Health includes psychological and social well-being.  A vital part of health and resilience is having a strong connection to others.  The cornerstone of psychological and social well-being is having a strong relationship with one’s family and friends: “We are social beings” (Kiser et al., 2010, p. 243).  In a study by Grandbois and Sanders (2009) on the resilience of Native Americans, the elders of the tribe stated they owed their strength and resilience to the tribal family or each other.  Their folkways revolve around teaching their children about their heritage, culture, history, and ancestors.  One’s ability to cope is increased by family loyalties, a sense of social connection, and close personal relationships.  A legacy will fosters this connection, links generations (Cohen-Mansfield, Regier, Peyser, & Stanton, 2009), and creates resilience to adversity in life.  One elder explained:

When people ask me who I am, I am father. I am son. I am grandson. I am parent, a husband. Those are the things that identify who I am to myself and these are the things that are in the forefront… We’re a social group, and were a group that depends on each other… Our resilience comes from each other, in my opinion.  (Grandbois & Sanders, 2009, p. 574).

Family stories have also been found to connect the past to the future (Kiser et al., 2010).  They organize and integrate chosen moments into our sense of self.  Stories help us organize, understand, and predict the complex in our life experiences.  Most importantly, family stories connect the multiple meanings of experience to create a shared understanding while communicating values, important life lessons, and beliefs of the individual, family, and society (Kiser et al., 2010).  A legacy will is a useful tool to convey one’s family story while at the same time helping to teach, show care and love, and most importantly, create or maintain a strong bond or connection.  Through these stories and letters, children are shown that life has trials, tragedies, choices, and obstacles, that others are there to stand by and support them, and that they can learn from the past.  A legacy will is the story one wishes to tell and leave as a memory to one’s loved ones.  Freed (2008) writes that each of us has ordinary and extraordinary gifts.  Each person has different life experiences to share with others.  A legacy will is the way and means to accomplish this.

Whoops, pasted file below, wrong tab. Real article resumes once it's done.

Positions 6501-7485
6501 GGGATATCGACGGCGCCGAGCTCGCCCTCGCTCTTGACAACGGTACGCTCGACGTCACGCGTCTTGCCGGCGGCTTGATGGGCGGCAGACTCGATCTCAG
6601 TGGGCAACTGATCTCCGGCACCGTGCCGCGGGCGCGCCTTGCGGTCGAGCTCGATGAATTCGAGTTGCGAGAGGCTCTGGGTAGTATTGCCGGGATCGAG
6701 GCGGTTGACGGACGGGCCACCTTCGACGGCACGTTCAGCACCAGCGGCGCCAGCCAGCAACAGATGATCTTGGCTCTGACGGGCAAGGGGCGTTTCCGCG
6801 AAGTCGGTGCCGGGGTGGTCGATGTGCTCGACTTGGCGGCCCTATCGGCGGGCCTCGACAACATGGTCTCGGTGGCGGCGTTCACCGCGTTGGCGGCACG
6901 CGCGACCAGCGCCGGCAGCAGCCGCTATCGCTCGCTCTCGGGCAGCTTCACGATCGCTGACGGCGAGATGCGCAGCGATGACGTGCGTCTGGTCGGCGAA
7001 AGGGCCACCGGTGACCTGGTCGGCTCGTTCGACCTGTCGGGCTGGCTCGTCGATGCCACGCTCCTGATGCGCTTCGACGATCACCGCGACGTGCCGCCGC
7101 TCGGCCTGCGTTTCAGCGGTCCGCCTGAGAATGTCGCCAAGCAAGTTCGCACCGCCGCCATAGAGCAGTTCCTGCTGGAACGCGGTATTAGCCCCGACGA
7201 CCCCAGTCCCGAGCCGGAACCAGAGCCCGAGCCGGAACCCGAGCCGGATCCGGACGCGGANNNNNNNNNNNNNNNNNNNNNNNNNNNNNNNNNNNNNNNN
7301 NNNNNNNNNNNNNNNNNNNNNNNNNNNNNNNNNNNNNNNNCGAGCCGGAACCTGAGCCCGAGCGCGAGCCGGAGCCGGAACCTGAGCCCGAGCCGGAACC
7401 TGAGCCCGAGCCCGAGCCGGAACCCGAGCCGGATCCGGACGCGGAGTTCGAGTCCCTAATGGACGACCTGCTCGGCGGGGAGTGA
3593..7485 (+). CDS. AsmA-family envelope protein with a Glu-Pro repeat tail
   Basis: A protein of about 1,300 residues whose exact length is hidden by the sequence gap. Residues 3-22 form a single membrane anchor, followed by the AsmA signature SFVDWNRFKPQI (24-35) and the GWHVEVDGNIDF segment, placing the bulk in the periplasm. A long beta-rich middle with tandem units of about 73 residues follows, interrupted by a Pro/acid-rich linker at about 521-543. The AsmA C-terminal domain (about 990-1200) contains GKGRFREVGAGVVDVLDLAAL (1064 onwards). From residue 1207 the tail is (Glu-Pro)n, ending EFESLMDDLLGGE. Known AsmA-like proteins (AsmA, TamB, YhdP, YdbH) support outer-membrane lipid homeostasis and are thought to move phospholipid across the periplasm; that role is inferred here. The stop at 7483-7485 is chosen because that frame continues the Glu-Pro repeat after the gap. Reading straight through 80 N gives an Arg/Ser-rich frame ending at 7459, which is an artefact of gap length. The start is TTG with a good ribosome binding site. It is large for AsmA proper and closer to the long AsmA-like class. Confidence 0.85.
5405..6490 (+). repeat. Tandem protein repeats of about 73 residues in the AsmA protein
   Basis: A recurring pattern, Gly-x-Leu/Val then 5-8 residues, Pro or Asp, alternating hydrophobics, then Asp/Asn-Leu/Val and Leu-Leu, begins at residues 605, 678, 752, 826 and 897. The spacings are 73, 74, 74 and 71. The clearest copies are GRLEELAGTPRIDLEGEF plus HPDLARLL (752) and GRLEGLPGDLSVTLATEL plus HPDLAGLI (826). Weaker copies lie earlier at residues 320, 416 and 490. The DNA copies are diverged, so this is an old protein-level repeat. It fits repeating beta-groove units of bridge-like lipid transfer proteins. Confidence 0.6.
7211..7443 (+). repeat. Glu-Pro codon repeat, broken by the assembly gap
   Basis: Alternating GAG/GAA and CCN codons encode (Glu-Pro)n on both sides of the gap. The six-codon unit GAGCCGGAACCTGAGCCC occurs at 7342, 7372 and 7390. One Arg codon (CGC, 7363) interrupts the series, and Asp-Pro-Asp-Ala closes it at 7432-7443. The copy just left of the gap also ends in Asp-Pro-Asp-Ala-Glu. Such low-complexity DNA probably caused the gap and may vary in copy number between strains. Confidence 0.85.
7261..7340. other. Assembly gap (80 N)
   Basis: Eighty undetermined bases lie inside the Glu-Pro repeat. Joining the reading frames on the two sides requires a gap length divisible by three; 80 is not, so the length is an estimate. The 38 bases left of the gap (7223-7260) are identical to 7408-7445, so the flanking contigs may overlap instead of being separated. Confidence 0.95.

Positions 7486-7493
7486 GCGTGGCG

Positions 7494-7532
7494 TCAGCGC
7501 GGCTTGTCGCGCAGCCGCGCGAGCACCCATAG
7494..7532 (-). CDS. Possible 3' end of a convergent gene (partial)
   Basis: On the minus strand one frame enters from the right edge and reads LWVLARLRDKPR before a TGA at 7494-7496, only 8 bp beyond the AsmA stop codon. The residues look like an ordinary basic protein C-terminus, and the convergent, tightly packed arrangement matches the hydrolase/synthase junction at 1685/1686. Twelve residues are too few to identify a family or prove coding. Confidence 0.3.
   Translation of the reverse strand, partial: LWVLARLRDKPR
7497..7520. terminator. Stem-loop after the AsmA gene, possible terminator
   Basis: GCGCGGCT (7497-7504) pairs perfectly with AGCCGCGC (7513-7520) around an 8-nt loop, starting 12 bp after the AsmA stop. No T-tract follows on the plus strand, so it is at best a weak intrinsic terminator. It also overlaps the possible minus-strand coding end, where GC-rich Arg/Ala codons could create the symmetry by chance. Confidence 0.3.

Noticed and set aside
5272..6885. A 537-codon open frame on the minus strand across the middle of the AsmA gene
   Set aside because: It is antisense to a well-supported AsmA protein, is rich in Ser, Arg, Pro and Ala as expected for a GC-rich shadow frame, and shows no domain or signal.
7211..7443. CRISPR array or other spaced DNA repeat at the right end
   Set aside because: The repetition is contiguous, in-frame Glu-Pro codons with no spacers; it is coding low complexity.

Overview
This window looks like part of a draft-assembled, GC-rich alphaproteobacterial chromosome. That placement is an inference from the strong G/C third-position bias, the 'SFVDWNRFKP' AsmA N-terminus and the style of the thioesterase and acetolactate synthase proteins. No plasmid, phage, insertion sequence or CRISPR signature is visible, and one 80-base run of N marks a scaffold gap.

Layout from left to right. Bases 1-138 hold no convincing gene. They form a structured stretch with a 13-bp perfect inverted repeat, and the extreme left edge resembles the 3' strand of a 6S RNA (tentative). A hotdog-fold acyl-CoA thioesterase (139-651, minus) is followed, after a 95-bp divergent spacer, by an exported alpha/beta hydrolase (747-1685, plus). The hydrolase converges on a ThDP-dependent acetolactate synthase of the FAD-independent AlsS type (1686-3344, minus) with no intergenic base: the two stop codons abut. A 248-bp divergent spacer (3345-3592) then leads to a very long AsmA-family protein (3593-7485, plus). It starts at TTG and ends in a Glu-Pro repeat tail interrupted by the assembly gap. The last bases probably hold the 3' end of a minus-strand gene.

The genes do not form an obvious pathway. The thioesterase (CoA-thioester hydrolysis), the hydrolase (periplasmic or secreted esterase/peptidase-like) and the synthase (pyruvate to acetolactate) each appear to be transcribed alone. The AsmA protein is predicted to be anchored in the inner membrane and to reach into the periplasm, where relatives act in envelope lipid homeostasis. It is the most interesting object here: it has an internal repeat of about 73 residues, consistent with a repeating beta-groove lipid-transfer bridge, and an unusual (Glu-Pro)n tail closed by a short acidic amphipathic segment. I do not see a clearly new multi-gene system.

Finally, legacy wills have been shown to reduce suffering at the end of life (Baines, 2006; Cohen-Mansfield et al., 2009; Munro,

 2004).  Legacy wills have been viewed as a gift of comfort for those left behind after a loved one’s death, and a expression of love given at

any time during one’s life (Cohen-Mansfield et al., 2009; Flashman, Flashman, Noble, & Quick, 1998).  Since each person is unique, each